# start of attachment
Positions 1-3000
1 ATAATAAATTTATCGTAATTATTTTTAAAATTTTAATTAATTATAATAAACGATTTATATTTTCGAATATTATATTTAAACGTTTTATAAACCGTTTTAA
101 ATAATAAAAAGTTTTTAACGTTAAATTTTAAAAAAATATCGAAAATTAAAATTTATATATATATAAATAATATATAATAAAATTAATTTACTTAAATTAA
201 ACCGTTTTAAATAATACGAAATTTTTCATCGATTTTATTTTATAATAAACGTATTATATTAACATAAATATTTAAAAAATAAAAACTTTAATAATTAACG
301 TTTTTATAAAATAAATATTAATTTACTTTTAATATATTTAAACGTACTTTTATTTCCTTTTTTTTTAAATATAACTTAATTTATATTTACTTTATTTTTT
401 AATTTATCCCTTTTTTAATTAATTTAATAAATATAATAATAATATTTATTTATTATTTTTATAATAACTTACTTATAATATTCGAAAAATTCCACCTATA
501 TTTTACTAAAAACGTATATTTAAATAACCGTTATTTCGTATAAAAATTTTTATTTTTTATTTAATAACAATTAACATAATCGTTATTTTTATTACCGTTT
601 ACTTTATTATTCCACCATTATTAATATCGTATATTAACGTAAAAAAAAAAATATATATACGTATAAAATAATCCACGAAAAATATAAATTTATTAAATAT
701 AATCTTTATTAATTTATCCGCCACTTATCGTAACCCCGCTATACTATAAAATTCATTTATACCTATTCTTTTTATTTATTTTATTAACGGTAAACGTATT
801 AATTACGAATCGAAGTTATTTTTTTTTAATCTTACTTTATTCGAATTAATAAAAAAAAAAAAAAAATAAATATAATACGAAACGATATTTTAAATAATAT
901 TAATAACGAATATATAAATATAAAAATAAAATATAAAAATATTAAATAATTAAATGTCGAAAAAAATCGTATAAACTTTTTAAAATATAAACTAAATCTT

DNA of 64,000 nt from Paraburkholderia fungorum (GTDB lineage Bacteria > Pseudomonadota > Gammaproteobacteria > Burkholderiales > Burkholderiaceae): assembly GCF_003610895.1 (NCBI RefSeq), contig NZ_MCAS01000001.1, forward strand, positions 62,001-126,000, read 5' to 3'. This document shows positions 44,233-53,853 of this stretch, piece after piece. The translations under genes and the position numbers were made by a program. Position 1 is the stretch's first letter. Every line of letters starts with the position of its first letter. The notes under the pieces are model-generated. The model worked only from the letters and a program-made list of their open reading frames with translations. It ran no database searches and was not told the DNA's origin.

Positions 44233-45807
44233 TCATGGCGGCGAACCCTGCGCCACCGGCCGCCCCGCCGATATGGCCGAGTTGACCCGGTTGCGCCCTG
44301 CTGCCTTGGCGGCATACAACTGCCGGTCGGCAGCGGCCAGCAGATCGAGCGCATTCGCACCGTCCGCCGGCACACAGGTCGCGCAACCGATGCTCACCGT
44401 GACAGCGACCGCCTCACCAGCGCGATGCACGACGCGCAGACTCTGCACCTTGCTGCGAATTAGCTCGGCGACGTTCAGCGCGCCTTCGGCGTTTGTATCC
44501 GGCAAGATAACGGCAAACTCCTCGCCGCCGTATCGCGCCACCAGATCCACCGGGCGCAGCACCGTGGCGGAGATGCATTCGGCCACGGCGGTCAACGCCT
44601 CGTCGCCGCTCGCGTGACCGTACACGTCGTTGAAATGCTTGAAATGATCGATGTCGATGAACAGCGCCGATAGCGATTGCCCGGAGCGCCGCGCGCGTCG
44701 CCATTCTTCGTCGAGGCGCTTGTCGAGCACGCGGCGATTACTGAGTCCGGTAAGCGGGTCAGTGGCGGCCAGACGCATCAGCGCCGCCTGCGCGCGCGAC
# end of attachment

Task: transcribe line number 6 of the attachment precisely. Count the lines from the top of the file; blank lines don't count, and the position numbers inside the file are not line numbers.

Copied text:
401 AATTTATCCCTTTTTTAATTAATTTAATAAATATAATAATAATATTTATTTATTATTTTTATAATAACTTACTTATAATATTCGAAAAATTCCACCTATA